Motivation and Control: The Police Supervisor’s Dilemma Essay

Motivation and Control: The Police Supervisor’s Dilemma

1 - Motivation and Control: The Police Supervisor’s Dilemma Essay introduction.         A very delicate relationship exists between the need for administrative control and maintenance of police workers, and the worker’s need for motivation and self-esteem as applies to their jobs. A number of theoretical models have been developed over the span of several decades to attempt to establish a harmonious balance between the needs of the administration and the personal, individual needs of rank-and-file officers. The search for balance between these two needs includes the use of motivating principles such as employee evaluation and subsequent promotion or lack thereof, as well as demonstrating motivational achievement from the “top” down by use of managerial example.

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Other strategies include: achievement-power theory, equity theory, which holds that workers are motivated by their perceptions of “fairness” in the workplace, “expectancy theory” which holds that workers believe that  “if a certain amount of effort is put forth, a calculated outcome will result,” and “need theory” which holds that “Managerial behavior[…] requires attention to the various levels or stages of development of workers and how to motivate them to meet higher-needs as they travel up the need hierarchy,”; each of these models represents one of many theories of employee motivation and managerial strategies, all of which may be combined, along with other theories, to create an integrated model for motivation. The key factor which runs through most, if not all of the theoretical models is the idea that “In seeking a sense of congruence between the employee and the organization, management has the responsibility of providing mechanisms that enable employees to be highly motivated,” (Wadsworth/Thompson).
2.         Captain Frebe’s strategy for creating more accountability for his officers is rooted in the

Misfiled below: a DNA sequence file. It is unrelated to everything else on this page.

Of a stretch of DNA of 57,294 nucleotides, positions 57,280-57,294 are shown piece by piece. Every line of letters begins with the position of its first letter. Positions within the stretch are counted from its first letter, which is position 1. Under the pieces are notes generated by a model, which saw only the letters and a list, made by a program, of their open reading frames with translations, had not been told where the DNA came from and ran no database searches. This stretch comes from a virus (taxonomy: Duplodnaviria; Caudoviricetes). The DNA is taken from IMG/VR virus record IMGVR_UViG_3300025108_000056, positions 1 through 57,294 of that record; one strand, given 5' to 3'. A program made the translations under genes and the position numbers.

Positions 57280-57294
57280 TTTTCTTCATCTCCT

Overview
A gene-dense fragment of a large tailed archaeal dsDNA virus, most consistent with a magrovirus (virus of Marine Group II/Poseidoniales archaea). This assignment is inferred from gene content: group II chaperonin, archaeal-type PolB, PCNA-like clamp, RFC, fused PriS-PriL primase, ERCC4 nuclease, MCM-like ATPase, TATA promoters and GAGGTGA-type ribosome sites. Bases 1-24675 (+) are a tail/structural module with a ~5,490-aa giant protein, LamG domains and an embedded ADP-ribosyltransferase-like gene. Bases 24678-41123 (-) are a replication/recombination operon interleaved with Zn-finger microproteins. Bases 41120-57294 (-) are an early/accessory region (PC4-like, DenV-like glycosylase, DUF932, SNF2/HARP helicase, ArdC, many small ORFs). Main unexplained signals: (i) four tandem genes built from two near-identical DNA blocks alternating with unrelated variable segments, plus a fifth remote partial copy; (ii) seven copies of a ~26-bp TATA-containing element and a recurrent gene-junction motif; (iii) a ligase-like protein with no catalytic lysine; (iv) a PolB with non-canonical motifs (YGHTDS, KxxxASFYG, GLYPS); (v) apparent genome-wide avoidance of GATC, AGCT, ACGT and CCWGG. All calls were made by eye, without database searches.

“Theory X” paradigm which views management and employee relationships as essentially confrontational and which accepts underlying principles of human behavior which are negative. For example, Theory X holds that individuals are “lazy, lack ambition, are predominantly self-centered, are resistant to change, and on the whole are not too bright,” (Wadsworth/Thompson). This style of managerial strategy has been widely discredited by subsequent theories, such as “Theory Y” and “Theory Z.” In order for Captain Frebe to motivate officers without alienating them, he must realize that employees — in fact — require that their needs also be met in attempts to create a more productive working environment.

By drawing from some of the theoretical models of human behavior outside of “Theory X” Captain Frebe would gain insight into the humanity of his workers and in doing so, come to understand that integrated models of motivation strategy are far more effective than simple models based on punishment and managerial oversight. An integrated approach to management, such as that espoused in “Theory Y” contends that “there is a definite relationship between job satisfaction among employees and management style. This management approach has been supported by many in the police field, such as Roberg (1979), who argue that Theory Y is more conducive than Theory X in helping police deal with the demands of competing groups in today’s society. Furthermore, they argue that a system of  supportive management is the most effective because it provides a satisfying work environment for the individual officer,” (Wadsworth/Thompson).
3. Is it true that you really cannot motivate persons in organizations? If
this statement is true, then is there any role for administrators and managers in the
motivation of their employees? Are there unique concerns that face police supervisors
that make motivation of employees difficult? If so, what are they, and how
would you address them?

Motivating people in organizations is not only possible, it is mandatory for those who are in management positions. The entire productivity of a given organization rests on its ability to motivate and continue to motivate the rank-and-file workers who make production or execution of services possible.  Because employee motivation is such an integral part of all organizational dynamics, many models of behavioral and motivational theory have been forwarded to help managerial staffs understand the underlying matters of human psychology and emotional response which characterize work-relationships and specifically management-worker relationships.

While it is not possible to espouse a single strategic model by which all,managerial-worker conflict regarding motivation will be “fixed,” an integrated model of worker motivation can be reached by managerial staffs who appraise the current theoretical models of motivation and choose those elements which may prove helpful to their specific needs. The unique concerns which face police supervisors are those which relate to ideas of personal autonomy (which are necessary for police work) and the seeming contradictory organizational hierarchy which accompanies law enforcement programs. The strategies of integrated motivation should prove highly effective at meeting the changing conditions face d by police supervisors in the area of worker motivation.

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